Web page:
The face of the sand bunker looked like a fescue covered Pike’s Peak guarding the flagstick on the diminutive 126-yard par-3 second hole at Quadna Mountain Resort Golf Course. Jon B., a schoolteacher from the Twin Cities who used his annual summer break to fine-tune his golf game to a very low single digit handicap, had the honor after a fine two-putt par on the first.
In the early days the resort was flourishing with new condos, improved chair lifts and a new beautiful golf course designed to show off the natural abundance of Mother Nature. The resort owners were promoting their resort with an annual golf tournament that focused on attracting the finest players. The superintendent was assigned the task of having the greens extremely fast and true but soft enough to reward good shots creating many birdie opportunities and exciting down-to-the-wire finishes. The huge Red Pines, that defined many of the fairways, were limbless up to a height of 40 or 50 feet, creating the feeling of playing golf in an ancient Roman city filled with marble columns. The sound of a golf ball striking one of these pillars made a sound that echoed throughout the course.
In the days before GPS range finders – Jon B. paced off the distance from the MGA yardage marker and the defined teeing ground then subtracted the number of yards that he figured the hole was cut from the center of the green. His hand paused, then moved from 9-iron to pitching wedge, then back again. Jon B. teed his balata covered Maxfli low to create the maximum backspin possible to hold his ball near the pin cut on the very front of the green. Twice Jon B. plucked blades of grass from the longer grass that defined the tee and gently let them float to the ground. No wind! Just hit it!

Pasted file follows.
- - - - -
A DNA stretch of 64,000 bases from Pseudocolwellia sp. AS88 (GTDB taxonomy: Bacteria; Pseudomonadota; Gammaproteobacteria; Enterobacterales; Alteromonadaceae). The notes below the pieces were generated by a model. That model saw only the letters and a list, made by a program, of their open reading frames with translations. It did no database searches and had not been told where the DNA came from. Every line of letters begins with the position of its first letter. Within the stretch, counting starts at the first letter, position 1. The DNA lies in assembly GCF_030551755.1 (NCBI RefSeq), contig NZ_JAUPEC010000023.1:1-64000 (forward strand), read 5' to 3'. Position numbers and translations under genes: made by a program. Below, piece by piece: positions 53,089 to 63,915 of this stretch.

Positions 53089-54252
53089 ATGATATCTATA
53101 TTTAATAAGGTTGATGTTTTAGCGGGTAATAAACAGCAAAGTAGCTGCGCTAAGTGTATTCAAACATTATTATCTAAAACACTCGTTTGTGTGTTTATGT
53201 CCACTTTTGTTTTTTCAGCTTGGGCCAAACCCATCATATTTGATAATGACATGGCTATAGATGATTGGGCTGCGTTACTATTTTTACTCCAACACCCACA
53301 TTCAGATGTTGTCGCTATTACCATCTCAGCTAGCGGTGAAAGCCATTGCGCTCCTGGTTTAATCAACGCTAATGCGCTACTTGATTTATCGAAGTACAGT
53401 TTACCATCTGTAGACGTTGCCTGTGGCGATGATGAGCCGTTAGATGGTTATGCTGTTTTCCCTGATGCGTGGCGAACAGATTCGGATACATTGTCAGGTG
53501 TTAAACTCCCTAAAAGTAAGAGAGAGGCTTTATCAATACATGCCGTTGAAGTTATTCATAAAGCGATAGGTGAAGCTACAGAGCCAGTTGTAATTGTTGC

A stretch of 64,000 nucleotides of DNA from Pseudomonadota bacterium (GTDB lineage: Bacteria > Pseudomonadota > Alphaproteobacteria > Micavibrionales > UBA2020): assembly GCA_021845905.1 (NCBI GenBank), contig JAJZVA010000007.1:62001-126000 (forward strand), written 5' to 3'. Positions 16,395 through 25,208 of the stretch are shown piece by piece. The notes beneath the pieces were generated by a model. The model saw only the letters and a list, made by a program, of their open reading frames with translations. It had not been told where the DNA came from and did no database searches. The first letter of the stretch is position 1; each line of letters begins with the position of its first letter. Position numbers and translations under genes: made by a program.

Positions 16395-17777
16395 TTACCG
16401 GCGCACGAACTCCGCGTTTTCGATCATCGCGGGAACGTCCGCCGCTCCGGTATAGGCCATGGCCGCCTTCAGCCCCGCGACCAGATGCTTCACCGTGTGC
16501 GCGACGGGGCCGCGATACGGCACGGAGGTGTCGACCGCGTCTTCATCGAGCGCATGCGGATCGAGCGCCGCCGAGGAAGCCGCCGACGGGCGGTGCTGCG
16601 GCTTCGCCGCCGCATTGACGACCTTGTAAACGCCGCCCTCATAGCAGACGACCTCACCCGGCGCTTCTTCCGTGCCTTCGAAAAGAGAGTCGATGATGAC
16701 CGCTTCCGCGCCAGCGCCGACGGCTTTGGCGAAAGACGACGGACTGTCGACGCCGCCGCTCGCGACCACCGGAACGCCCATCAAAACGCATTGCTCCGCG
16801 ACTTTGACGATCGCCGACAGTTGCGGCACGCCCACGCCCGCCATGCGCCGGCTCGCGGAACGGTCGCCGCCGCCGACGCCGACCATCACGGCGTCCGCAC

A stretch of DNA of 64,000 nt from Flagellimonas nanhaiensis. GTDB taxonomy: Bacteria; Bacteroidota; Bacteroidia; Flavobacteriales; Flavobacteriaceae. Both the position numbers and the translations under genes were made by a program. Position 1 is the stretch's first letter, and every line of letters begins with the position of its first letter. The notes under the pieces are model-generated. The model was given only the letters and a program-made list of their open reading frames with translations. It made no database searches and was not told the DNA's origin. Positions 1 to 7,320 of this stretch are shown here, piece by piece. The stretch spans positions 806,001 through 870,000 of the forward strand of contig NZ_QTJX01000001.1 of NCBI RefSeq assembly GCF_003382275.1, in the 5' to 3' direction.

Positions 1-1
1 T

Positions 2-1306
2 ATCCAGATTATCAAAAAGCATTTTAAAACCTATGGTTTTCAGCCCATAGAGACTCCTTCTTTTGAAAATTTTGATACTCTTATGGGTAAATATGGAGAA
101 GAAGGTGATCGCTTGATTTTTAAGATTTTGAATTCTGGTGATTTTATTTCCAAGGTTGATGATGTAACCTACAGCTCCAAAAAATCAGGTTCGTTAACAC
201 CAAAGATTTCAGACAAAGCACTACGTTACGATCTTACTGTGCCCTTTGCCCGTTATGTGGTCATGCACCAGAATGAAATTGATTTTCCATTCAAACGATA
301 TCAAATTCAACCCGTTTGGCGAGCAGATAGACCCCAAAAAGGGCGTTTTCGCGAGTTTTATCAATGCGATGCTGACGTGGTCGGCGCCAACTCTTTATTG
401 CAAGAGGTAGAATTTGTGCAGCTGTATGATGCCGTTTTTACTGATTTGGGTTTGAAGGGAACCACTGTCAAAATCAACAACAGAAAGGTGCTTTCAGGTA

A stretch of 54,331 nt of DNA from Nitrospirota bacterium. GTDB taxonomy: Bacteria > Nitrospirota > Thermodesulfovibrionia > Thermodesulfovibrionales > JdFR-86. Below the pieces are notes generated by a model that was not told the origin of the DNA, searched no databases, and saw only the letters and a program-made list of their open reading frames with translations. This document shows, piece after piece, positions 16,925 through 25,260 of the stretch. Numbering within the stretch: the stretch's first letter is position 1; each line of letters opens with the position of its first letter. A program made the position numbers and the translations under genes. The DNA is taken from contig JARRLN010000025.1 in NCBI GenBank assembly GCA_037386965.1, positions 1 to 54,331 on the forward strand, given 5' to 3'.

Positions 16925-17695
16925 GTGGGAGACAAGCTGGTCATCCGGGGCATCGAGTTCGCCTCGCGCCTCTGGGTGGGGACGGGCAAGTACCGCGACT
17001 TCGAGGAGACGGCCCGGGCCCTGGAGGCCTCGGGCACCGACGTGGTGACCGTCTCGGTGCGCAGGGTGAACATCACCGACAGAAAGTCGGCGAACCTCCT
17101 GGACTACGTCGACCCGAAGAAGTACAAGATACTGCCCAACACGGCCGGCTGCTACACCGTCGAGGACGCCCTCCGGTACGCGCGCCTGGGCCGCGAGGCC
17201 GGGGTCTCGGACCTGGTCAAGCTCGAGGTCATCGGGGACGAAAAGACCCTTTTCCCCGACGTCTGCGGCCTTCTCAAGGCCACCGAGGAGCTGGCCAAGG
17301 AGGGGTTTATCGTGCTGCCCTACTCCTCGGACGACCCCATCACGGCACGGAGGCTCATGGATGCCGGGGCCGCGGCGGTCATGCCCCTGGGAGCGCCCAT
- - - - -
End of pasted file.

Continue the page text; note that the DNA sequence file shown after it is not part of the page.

The six eyes of his playing partners watched intently, hoping to gain some advantage, as Jon B. slowly waggled his 9-iron, attempting to relieve the tension that was creeping into his hands and forearms. One smooth practice swing, a second more deliberate practice swing, then Jon B. settled into his stance. The swing was quick and the sound made by the collision of club and ball was somehow strange, not the familiar solid sound of impact that all good golfers know.
Jon B.’s ball took off low and never gained altitude but quickly attained the speed of a bullet fired from a high-powered rifle. As the missile fired from Jon B.’s 9-iron sped toward the bunker lip, two questions raced through the minds of his foursome: Will the ball bury in the top lip of the mountain bunker? Or, will the out of control sphere miss Pike’s Peak and whistle to the out of bounds behind the green?
Jon B. gasped as the ball took-off and he held his breath as the Maxfli streaked toward the green. Then a loud “clank” as the projectile struck the flagstick solid and disappeared in to the final reward on every golf hole, “the cup”. Not only was that ace the fastest hole-in-one every recorded, it was the ugliest.
As the years have rapidly passed and the competitors of that certain foursome have moved from championship players to good senior players, many times the story has been retold of how the ugliest hole-in-one took Jon B. from the outhouse to the penthouse in one split second.